Gyuwon Jung, Jio Oh, Youjin Jung, Juho Sun, Ha-Kyung Kong, Uichin Lee

Traditional goal setting simply assumes a binary outcome for goal evaluation. This binary judgment does not consider a user’s effort, which may demotivate the user. This work explores the possibility of mitigating this negative impact with a slight modification on the goal evaluation criterion, by introducing a ‘margin’ that is widely used for quality control in the manufacturing fields. A margin represents a range near the goal where the user’s outcome will be regarded as ‘good enough’ even if the user fails to reach it. We explore users’ perceptions and behaviors through a large-scale survey study and a small-scale field experiment using a coaching system to promote physical activity. Our results provide positive evidence on the margin, such as lowering the burden of goal achievement and increasing motivation to make attempts. We discuss practical design implications on margin-enabled goal setting and evaluation for behavioral change support systems.

GoldenTime: Exploring System-Driven Timeboxing and Micro-Financial Incentives for Self-Regulated Phone Use


Joonyoung Park, Hyunsoo Lee, Sangkeun Park, Kyong-Mee Chung, Uichin Lee

User-driven intervention tools such as self-tracking help users to self-regulate problematic smartphone usage. These tools basically assume active user engagement, but prior studies warned a lack of user engagement over time. This paper proposes GoldenTime, a mobile app that promotes self-regulated usage behavior via system-driven proactive timeboxing and micro-financial incentives framed as gain or loss for behavioral reinforcement. We conducted a large-scale user study (n = 210) to explore how our proactive timeboxing and micro-financial incentives influence users’ smartphone usage behaviors. Our findings show that GoldenTime’s timeboxing based micro-financial incentives are effective in self-regulating smartphone usage, and incentive framing has a significant impact on user behavior. We provide practical design guidelines for persuasive technology design related to promoting digital wellbeing.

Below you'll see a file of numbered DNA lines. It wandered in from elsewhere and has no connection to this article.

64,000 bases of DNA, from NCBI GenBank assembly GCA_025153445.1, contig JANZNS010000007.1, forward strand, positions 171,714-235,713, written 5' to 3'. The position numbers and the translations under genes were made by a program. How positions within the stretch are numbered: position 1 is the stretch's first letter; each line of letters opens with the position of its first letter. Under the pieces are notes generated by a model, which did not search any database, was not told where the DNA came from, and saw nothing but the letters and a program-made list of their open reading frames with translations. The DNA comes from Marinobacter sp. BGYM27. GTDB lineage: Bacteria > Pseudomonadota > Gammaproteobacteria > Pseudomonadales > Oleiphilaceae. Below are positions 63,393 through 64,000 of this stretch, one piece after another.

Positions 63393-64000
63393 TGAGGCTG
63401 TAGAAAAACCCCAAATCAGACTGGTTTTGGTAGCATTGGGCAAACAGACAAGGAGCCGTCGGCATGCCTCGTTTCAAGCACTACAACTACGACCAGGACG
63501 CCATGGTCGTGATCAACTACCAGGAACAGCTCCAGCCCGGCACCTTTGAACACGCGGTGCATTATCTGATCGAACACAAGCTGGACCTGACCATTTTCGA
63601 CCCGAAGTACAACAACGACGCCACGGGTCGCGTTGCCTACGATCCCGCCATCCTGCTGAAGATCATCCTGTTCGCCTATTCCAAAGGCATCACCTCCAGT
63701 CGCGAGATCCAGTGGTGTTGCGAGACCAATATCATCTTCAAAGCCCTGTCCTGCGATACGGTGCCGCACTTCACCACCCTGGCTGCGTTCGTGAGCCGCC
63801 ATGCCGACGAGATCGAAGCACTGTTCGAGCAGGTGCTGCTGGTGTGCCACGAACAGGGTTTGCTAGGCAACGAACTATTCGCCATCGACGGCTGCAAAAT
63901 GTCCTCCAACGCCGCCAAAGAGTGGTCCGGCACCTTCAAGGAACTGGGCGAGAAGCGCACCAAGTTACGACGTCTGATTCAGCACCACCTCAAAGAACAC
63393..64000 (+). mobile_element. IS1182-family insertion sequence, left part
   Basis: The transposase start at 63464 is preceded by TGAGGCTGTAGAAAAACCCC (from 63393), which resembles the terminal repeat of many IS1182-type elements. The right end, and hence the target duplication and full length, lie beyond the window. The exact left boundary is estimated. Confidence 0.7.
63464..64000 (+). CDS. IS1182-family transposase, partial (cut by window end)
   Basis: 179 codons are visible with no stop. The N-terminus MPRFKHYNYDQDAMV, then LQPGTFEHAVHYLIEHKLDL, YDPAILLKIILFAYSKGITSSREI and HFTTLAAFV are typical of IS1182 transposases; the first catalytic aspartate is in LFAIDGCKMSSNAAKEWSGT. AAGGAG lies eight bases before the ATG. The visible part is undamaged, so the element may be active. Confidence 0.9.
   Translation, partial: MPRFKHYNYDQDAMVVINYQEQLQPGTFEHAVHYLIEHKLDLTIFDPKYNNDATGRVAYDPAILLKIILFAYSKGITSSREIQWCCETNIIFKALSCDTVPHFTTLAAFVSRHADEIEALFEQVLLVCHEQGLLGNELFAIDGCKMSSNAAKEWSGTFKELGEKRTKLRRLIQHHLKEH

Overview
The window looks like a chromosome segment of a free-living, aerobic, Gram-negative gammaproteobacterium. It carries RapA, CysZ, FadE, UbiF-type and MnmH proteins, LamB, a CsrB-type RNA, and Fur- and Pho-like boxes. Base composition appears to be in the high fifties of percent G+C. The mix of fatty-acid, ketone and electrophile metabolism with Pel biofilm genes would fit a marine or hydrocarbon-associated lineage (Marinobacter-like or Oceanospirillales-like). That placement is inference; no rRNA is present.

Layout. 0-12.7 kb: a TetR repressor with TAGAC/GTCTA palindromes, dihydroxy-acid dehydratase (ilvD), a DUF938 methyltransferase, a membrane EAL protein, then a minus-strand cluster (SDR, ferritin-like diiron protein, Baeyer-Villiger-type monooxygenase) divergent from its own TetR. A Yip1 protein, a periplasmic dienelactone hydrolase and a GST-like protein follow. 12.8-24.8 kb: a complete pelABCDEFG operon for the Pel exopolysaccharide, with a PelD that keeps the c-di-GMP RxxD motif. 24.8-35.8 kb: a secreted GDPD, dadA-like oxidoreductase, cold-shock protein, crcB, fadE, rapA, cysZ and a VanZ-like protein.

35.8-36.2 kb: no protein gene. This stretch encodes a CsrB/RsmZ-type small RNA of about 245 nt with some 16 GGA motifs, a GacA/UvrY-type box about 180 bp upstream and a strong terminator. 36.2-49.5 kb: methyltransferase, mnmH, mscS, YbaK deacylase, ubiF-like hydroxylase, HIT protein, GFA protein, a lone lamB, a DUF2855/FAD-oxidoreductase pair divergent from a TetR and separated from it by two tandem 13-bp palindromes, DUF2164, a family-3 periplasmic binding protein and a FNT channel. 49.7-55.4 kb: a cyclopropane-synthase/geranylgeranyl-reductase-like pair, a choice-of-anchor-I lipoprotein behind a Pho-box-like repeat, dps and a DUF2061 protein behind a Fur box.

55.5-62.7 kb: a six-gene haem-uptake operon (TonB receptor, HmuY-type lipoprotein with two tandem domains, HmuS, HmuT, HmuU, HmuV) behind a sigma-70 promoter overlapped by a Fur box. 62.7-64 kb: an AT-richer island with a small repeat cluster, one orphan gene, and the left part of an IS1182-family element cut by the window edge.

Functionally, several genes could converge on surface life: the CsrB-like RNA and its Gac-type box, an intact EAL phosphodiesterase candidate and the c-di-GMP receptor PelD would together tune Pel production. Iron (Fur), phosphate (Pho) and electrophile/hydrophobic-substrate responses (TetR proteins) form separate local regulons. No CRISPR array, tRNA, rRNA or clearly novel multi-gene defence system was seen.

Exploring the Use of a Voice-based Conversational Agent to Empower Adolescents with Autism Spectrum Disorder


Inha Cha, Sung-In Kim, Hwajung Hong, Heejeong Yoo, and Youn-kyung Lim

Voice-based Conversational Agents (VCA) have served as personal assistants that support individuals with special needs. Adolescents with Autism Spectrum Disorder (ASD) may also benefit from VCAs to deal with their everyday needs and challenges, ranging from self-care to social communications. In this study, we explored how VCAs could encourage adolescents with ASD in navigating various aspects of their daily lives through the two-week use of VCAs and a series of participatory design workshops. Our findings demonstrated that VCAs could be an engaging, empowering, emancipating tool that supports adolescents with ASD to address their needs, personalities, and expectations, such as promoting self-care skills, regulating negative emotions, and practicing conversational skills. We propose implications of using off-the-shelf technologies as a personal assistant to ASD users in Assistive Technology design. We suggest design implications for promoting positive opportunities while mitigating the remaining challenges of VCAs for adolescents with ASD.

MomentMeld: AI-augmented Mobile Photographic Memento towards Mutually Stimulatory Inter-generational Interaction


Bumsoo Kang, Seungwoo Kang, Inseok Hwang

ToonNote: Improving Communication in Computational Notebooks Using Interactive Data Comics


DaYe Kang, Tony Ho, Nicolai Marquardt, Bilge Mutlu, Andrea Bianchi

Elevate: A Walkable Pin-Array for Large Shape-Changing Terrains


Seungwoo Je, Hyunseung Lim, Kongpyung Moon, Shan-Yuan Teng, Jas Brooks, Pedro Lopes, Andrea Bianchi

Human Perceptions on Moral Responsibility of AI: A Case Study in AI-Assisted Bail Decision-Making


Gabriel Lima, Nina Grgić-Hlača, Meeyoung Cha